“I want you out of here by sundown,” and gave him an uncharitable look. I said that in such a way that I thought he could not argue.
Well, he didn’t. He just stretched out his very sharp claws and went for my forelegs, which was something he was practiced at. His beak was sharp too, a thing I discovered to my great annoyance. And you may be sure that Mrs. Jones, the veterinarian, and incidentally, wife of a previous owner of Manor Farm, took a keen interest in my anguished fetlocks.
I won that battle, I think, since Mo scampered off after I inflicted a heavy kick to his ruffled feathers.
The publicly acceptable explanation for Mo’s aggressive behavior was his relative youthfulness; his frontal lobes not having fully formed, and also the fact that he had recently graduated from Princesston University, under the careful tutelage of Michael Oblabamba, PhD.
I may have won the battle, but I’m uncertain who will win the war.
I later discovered Mo’s curriculum vitae hidden beneath one of the horse troughs, one of those near which the lizard men were reputed to slink. The CV described in detail his background, and boasted of his upbringing on a farm in Iowa, and of his unwelcome behavior at the small detached house of an aging widow in suburban Des Moines, and of a train journey in which he gained the upper claw over a defenseless indigent, and much else besides (for details of these events see NER, Chicken Pieces, Dec 2018 and Freight Train Blues, April 2020).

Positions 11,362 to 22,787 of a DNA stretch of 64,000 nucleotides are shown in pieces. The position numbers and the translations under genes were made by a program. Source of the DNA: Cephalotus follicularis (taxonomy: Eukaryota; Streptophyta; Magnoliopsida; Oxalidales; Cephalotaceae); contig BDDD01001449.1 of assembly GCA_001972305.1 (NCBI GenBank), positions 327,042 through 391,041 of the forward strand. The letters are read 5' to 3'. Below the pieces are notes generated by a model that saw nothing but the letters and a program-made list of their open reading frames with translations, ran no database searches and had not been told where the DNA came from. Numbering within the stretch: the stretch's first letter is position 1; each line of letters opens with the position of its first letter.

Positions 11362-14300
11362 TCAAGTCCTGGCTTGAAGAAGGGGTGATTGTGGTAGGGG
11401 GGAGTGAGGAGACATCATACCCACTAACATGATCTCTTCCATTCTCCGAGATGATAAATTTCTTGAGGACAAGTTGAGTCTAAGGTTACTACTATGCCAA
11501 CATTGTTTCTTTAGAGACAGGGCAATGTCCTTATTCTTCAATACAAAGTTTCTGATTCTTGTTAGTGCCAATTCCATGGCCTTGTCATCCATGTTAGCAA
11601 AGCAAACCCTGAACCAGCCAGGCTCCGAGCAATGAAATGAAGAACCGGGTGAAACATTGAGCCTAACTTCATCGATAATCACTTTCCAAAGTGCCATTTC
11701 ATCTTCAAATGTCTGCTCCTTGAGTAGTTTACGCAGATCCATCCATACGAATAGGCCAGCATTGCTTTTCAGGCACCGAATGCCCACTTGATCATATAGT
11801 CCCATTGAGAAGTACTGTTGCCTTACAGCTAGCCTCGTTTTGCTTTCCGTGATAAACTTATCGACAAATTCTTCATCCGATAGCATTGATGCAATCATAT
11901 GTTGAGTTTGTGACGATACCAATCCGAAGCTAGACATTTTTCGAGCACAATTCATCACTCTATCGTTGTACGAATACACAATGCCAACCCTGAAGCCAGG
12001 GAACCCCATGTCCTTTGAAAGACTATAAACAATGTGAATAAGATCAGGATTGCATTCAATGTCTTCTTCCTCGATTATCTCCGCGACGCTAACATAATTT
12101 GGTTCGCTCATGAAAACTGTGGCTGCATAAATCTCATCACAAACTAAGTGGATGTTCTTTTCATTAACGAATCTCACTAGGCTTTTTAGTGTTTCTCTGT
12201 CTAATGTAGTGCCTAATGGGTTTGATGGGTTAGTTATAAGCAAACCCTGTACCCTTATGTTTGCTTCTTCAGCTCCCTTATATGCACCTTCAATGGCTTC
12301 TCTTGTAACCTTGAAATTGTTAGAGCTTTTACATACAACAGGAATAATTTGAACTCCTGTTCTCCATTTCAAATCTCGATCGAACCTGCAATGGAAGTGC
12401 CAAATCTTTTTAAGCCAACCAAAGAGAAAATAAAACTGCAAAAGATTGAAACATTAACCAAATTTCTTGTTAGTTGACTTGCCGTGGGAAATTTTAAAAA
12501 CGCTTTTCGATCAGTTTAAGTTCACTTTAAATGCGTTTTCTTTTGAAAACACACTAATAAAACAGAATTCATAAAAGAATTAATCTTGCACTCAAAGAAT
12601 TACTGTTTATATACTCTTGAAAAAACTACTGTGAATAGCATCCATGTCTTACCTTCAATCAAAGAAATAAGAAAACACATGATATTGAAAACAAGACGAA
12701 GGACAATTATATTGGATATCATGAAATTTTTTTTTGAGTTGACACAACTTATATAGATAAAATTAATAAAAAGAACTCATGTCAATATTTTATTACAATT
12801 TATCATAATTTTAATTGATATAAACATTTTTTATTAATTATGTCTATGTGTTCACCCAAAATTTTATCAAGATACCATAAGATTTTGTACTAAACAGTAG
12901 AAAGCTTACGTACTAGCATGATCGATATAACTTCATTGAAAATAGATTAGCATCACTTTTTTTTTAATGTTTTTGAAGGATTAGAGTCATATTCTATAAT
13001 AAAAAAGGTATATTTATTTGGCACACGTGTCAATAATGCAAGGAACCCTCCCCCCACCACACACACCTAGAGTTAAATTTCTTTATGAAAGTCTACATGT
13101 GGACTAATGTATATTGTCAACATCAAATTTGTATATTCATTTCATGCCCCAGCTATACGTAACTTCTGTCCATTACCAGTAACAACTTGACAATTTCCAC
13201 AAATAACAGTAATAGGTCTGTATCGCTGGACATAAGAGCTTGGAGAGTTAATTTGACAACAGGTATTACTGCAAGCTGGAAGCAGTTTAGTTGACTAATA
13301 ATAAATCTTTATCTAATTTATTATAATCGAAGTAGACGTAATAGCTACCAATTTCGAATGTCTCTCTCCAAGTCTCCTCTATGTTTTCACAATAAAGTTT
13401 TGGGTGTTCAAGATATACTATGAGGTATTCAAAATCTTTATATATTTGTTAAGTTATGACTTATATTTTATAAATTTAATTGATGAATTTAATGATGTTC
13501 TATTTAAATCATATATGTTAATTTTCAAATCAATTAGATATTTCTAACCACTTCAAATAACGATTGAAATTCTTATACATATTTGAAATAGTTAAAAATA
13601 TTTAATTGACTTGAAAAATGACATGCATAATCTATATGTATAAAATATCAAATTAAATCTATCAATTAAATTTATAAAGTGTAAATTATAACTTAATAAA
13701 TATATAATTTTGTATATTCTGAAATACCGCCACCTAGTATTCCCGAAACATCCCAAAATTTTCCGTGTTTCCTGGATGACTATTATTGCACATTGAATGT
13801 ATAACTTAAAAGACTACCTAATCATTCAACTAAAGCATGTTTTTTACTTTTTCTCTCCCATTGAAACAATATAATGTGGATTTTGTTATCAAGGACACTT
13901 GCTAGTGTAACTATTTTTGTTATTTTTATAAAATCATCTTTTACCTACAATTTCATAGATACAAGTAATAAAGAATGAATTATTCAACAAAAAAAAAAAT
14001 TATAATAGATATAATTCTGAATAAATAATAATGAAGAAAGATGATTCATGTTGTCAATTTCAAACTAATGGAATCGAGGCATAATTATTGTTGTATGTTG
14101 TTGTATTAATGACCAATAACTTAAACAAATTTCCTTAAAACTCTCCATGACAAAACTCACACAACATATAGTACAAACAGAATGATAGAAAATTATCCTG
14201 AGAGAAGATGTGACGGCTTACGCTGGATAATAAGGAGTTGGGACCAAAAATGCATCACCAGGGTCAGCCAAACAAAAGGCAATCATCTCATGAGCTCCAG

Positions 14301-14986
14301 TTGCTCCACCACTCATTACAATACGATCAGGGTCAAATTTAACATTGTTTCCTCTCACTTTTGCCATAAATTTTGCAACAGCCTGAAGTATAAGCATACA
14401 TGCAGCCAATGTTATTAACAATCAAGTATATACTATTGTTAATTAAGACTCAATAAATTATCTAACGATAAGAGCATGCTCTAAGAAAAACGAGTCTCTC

The CV went on to clarify his objectives with regard to agricultural improvements in general. These included the long-term goal of taking over the farm from the pigs and constructing more grain silos with the enforced help of human and mammal labor.
Well, that’s my story. I may be a complete jackass, but I do know that chickens may come home to roost. And so I grazed on, nose against the pasture, kicking back ceaselessly at the transformed currents of our lives.